It is humans that have caused these changes in nature, and therefore it is humans that must return it to its original state. Since 2015, at Miyamasou we have thus been planting and increasing the number of wild herbs and vegetables, which are originally native to the area, inside a fenced area that we put up ourselves. Today, almost 30 varieties of wild herbs and vegetables are growing naturally in this fence.”
 Elsewhere, landlady Sachiko Nakahigashi was recognized with the 2022 Michelin Service Award for her unique form of hospitality, caring guests but not too concerned. Sachiko has been living at Miyamasou for more than 25 years, and it’s easy to see why she says “Miyamasou is part of my life.”
 She goes on, “For me, the most important part of hospitality is allowing guests to be able to rest and relax. Rather than telling customers how they should spend their time with us, we leave it to their sensibilities. But of course, we always have the customers in mind.”
 On top of this hospitality, Miyamasou never turns down a first-time customers. This is because more people will love their establishment, and more people spending time in the natural environment will make Hisato and Sachiko happy. Sachiko says that everything at Miyamasou has been passed down from her predecessors, who are always offering her their support.
 Together, Hisato and Sachiko want to adapt the ancient Japanese sights and cultures in Hanase for the modern world, and develop them further for future generations.

Chapter 03

Carrying Forward the Ancient Natural Appeals and Blessings t through the Regionally-linked Hanase Brand

 Miyamasou has already implemented various projects for the next generation based on two key concepts: regional collaboration and branding. One of the factors behind the success of Miyamasou is the rich natural environment of the Hanase region. Hisato insists that without the benefits of the region, there would be no Miyamasou. As such, he has begun working with others in the area to use ski resorts and fallow fields to cultivate wild grapes and butterbur, for example. He is also moving forward with a project to construct a factory that can process these produce.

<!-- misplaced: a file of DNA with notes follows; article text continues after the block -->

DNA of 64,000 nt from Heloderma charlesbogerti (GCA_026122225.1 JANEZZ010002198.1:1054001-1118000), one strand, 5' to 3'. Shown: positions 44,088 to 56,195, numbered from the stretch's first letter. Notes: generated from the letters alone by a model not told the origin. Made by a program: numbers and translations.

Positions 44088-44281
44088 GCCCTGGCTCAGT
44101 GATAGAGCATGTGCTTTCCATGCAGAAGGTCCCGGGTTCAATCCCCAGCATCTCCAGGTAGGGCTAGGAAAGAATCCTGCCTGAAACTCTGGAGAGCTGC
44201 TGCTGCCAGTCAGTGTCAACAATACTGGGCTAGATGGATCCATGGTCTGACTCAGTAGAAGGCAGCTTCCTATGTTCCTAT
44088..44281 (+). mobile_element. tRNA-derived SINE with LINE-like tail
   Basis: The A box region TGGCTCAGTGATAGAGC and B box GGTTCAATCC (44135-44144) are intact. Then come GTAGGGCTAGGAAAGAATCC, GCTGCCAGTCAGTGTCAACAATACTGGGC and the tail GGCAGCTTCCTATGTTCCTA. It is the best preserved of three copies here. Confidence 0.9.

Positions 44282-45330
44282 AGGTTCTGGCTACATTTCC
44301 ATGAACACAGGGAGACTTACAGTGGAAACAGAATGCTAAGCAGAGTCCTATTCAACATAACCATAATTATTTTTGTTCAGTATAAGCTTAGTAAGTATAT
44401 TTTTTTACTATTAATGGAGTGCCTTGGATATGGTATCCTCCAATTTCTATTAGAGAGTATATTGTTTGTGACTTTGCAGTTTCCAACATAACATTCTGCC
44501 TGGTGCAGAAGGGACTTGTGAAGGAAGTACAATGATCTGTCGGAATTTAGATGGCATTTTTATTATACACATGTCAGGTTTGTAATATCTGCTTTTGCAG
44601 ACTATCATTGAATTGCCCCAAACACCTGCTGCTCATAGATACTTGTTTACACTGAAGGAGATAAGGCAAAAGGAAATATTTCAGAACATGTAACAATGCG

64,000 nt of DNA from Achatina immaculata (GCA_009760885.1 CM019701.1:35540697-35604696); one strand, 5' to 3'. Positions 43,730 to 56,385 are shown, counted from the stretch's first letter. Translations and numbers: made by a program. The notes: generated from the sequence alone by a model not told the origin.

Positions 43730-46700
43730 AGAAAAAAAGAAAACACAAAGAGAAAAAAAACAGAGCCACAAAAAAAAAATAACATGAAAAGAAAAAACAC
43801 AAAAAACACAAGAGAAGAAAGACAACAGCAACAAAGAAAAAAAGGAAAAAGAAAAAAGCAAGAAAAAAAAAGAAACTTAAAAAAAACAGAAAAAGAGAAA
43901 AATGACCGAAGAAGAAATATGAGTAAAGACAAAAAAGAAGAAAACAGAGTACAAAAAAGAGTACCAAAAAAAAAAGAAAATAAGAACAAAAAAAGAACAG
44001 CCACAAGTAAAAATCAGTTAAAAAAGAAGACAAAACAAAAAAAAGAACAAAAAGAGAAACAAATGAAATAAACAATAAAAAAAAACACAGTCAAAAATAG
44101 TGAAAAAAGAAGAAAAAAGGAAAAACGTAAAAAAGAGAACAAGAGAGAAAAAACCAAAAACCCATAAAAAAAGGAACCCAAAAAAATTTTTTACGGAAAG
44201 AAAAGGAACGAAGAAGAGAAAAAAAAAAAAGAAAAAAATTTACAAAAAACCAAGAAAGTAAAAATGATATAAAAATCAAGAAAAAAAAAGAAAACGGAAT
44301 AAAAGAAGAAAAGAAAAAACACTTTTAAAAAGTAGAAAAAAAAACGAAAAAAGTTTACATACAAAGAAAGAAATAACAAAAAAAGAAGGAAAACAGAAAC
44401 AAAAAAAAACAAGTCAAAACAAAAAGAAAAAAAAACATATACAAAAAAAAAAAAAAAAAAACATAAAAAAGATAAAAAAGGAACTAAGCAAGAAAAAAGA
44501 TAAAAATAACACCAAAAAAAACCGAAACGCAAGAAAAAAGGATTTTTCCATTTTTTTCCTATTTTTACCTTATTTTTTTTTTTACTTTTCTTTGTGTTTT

Elsewhere, he has envisioning a collaborative project with universities in the Kansai area to develop a field of wild herbs and vegetables on the grounds of Miyamasou. Currently, he is working with these universities to examine how to produce wild grapes more delicious by changing the characteristics of the soil.
Initiatives like these are no doubt linked to Hisato’s desire to develop different flavors in his cuisine.
 As part of its branding activities, Miyamasou has created a so-called branding lab to communicate the appeals of the Hanase region. Through this lab the aim is to sell the abovementioned produce, as well as fragrant chimaki bamboo used in Kyoto’s Gion Festival, under the Hanase brand. The goal is to market this produce so that in several years after, consumers throughout Japan will recognize them as produce from Hanase.
 Hisato says that activities like these can increase employment and enhance the appeals of mountain villages where populations are declining, and in turn lead to regional revitalization.
 “Japan has four distinct seasons, and people of old would enjoy the changing of these seasons in various ways, including through seasonal ingredients. I believe that seasonal ingredients enrich the mind and that humanity can change depending on the food consumed. Looking ahead, I hope to spread Hanase’s sustainable food system to other really small satoyama, and to share it to the world. Because small satoyama have not been developed, they contain many of Japan’s ancient charms. And, while enhancing this system by working with stakeholders in the region, I hope to promote the attractiveness of Japan’s satoyama and allow more people to experience the confort of being there. Effective use of the mountain forests, which account for nearly 70% of the country’s land, will surely enrich Japan in the future,” says Hisato.

Miyamasou is the place where allows guests to go back into Japan’s old satoyama life by the power of nature. Many people come to visit in search of this unique and special experience. Guests are not expected to do anything particular during their stay; rather, they are there to fully enjoy the abundance of nature with their five senses. Experiences like this are gradually being lost, and Miyamasou serves to show us just how important they are.
Written by・Takahiro Miura

【Ryokan Miyamasou Information website:】